Interactive Futures is a new three-day event specialising in highlighting the games cluster in Leamington Spa, or the Silicon Spa. Important things to note about the event is that it is a non-profit event, designed to be accessible for all. All people are welcome, even non-gamers who are simply intrigued by what’s going on around Leamington. The focus of the event appears to be positioning games as a media and an art, into our culture and into Leamington. The future around us is bright and games, in a lot of ways, could be integral to that.
A passing glance at the schedule for the event should be enough to get you excited. There are representatives from all ends of the field, including but not limited to Playground Games, Special Effect, and the infamous Oliver twins. It’s a three-day event, the first day, Thursday January 31 2019, being a student-focused academic day, and the days that follow offering equal opportunities for education and celebrations of the gaming cluster in Leamington.
The focus of the talks is visibility and accessibility. The speakers cover a range of subjects from the history of the industry, games used as educational devices, streaming and influencer opportunities, to accessibility in the industry, games design, and player psychology. Such titles include: Can Fantasy Games Impact Behaviour in the “Real World”?, The Importance of Accessibility in Games, and How to Get Your Foot in the Door at a AAA Studio. With speakers such as Helen Routledge (CEO of Totem Learning), Dr Joe Twist OBE (CEO of UKie), and Dr Luke Webber (Co-lead of Games@STEAMhouse). It was clear from speaking with Suzee that there was a great sense of pride in the event and that certainly shows in their lineup.
Ex-Boar Games Editor and University of Warwick graduate Jordan Erica Webber will be the Conference Chair of the event. A prolific games journalist, writing for The Guardian and hosting sections of The Gadget Show, she fell in love with the Leamington cluster after attending university and has been local ever since. With her starting and finishing the proceedings, we’re all in for a treat.
We got to grips with the purpose of Interactive Futures and need for greater recognition of the Silicon Spa
After a recent interview with Suzee Laxton, the event’s organiser, we got to grips with the purpose of Interactive Futures and need for greater recognition of the Silicon Spa and the Leamington cluster.
We spoke initially about the immediate purpose of the event, Suzee spoke of the event’s focus on accessibility, noting that the event will be for people of all ages and all interests, even those who may not have been initially interested in gaming. There will be talks on parental guidance and tips for staying safe on the internet as well as the typical careers talk for those with specific interests in the sector. This range of interests in also perceivable in the combination of academic speakers and speakers who are actively working in the industry.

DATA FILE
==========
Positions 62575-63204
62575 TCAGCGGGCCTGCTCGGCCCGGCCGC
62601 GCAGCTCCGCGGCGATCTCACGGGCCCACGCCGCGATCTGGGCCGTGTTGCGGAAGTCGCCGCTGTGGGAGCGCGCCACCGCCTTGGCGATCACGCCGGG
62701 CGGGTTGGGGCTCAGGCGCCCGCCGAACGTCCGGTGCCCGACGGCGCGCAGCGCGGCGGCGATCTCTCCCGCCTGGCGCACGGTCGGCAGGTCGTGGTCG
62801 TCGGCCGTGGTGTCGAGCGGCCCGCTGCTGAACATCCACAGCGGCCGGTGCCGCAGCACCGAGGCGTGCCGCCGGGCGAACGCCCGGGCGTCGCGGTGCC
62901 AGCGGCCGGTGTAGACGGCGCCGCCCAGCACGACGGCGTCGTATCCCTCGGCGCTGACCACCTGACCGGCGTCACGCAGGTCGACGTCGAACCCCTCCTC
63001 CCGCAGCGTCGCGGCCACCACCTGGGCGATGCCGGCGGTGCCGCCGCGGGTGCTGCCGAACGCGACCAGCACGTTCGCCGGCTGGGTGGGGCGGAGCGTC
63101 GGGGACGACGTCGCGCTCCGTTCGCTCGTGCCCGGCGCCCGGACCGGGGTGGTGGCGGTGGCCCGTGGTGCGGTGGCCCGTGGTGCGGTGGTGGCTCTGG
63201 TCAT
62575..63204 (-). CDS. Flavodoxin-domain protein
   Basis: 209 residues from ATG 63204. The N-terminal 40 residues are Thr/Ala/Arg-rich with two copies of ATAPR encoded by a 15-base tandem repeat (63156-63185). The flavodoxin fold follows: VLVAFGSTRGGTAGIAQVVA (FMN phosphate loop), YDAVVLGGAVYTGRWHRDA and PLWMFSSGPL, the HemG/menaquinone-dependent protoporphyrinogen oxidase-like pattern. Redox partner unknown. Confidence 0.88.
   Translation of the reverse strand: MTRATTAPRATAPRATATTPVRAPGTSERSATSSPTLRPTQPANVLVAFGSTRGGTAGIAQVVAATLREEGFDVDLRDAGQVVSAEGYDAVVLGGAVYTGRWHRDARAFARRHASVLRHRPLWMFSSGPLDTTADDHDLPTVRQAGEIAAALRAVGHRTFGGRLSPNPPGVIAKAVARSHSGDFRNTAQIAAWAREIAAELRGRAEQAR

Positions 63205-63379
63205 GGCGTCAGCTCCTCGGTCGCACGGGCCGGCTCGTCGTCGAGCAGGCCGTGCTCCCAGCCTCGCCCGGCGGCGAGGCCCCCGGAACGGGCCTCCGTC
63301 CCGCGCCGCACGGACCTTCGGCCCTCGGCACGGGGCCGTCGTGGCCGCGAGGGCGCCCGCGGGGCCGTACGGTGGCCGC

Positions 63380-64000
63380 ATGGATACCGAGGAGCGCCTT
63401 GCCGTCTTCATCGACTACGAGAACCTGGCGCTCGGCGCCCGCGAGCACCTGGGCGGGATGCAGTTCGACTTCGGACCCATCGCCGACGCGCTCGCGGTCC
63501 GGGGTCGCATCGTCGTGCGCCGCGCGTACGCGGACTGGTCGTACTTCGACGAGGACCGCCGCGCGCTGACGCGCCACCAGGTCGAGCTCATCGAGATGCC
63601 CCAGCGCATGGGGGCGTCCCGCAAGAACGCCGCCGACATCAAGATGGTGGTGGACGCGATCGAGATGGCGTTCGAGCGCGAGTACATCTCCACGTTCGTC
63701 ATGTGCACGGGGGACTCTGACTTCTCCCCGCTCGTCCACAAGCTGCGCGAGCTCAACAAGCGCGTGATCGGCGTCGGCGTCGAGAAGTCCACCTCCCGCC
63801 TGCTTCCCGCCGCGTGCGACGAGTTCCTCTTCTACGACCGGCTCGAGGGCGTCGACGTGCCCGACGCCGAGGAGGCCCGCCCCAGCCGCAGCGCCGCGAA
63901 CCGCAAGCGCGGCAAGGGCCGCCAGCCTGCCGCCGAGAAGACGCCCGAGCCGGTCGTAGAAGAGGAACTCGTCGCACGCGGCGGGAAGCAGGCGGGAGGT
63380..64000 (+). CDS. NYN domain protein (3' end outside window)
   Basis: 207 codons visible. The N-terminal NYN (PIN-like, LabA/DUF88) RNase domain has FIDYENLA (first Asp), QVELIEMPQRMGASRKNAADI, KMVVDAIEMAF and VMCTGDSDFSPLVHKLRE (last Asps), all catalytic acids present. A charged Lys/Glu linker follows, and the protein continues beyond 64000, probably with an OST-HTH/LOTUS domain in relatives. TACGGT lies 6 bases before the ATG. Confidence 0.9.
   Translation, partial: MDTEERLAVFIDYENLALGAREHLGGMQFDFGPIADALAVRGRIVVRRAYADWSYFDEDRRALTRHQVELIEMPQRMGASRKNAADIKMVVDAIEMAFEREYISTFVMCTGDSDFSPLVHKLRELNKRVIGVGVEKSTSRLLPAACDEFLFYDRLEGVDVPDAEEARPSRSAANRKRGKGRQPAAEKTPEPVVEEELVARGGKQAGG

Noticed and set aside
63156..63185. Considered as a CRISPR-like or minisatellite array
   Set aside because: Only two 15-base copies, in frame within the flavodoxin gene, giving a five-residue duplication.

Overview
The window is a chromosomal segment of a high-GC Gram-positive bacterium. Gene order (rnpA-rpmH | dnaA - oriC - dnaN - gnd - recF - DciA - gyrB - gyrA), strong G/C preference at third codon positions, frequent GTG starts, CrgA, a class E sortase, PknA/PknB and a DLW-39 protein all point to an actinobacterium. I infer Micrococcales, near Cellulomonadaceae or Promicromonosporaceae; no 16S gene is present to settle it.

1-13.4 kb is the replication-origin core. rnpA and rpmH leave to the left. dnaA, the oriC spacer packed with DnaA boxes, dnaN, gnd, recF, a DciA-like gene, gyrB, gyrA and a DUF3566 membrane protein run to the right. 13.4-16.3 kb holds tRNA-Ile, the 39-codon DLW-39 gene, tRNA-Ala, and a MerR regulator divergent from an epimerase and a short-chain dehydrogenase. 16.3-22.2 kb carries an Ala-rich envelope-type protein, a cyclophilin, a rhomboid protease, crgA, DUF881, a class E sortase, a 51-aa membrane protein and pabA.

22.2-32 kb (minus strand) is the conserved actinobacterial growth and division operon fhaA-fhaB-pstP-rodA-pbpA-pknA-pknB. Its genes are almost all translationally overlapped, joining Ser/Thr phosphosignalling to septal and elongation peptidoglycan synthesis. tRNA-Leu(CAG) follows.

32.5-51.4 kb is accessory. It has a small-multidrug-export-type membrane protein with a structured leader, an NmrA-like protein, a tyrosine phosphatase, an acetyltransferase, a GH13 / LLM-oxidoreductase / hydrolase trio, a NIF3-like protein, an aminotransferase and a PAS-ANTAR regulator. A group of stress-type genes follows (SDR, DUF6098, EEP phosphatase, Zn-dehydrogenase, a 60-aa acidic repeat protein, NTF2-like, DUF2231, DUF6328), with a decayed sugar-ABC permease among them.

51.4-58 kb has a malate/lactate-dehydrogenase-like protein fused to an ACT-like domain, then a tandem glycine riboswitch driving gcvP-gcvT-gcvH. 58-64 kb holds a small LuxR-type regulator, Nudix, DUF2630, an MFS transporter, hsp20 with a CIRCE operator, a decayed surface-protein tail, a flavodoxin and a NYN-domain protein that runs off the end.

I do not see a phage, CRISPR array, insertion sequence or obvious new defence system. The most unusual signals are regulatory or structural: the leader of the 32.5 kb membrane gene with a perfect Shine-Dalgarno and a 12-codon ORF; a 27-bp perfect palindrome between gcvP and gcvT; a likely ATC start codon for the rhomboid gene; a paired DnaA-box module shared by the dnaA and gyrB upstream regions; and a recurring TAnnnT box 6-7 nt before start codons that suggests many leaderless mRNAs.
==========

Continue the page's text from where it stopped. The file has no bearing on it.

When asked about the academic day, we discussed the importance of students getting to know the industry they’re getting into, particularly following recent news of the ‘crunch’ times of Rockstar. She spoke about how important it was that the Leamington cluster received recognition for consistently generating a healthy working environment. She specifically noted the “friendly competition” that occurs between companies, as well as the comfort and ease with which many developers can move from company to company to work on different projects without any questions of loyalty.
She ensured that the event was very much future-facing even when it was looking back at the historical implications of the industry
Being a key part of the aforementioned Totem Learning, she spoke the important developments of gaming being a tool for education. Many of the speakers of the events illustrate this, with a clear focal point being the significance of ‘serious gaming’ in our culture and in our future. She ensured that the event was very much future-facing, even when it was looking back at the historical implications of the industry.
We concluded the interview with a discussion, more generally about gaming. Suzee spoke of the flexibility of mobile gaming and how underrated the creators and app developers are.within the games industry. We continued by talking of the need to demystify the disparity between mobile gaming and mainstreaming gaming culture. Many mobile games are being updated and improved daily with developers and artists alike constantly adding to create content and gameplay that can be enjoyed indefinitely. Returning to the motif of accessibility, we spoke of the overwhelming majority of women playing mobile games and how the genre seems to have been mislabelled as the ‘games for non-gamers’. She recommended the recently released F1 Mobile Racing game from Codemasters, and reitterated the greater need for an understanding and analysis of the popularity of mobile games, if we want to truly understand how to be accessible to so-called ‘non-gamers’.
Interactive Futures is looking to be a must-see event for anyone interested in games, whether that be playing, designing, writing or studying. It’s certainly penned into my calendar and I have hopes that it will become a spectacle with which the entire local and student community can come together and experience.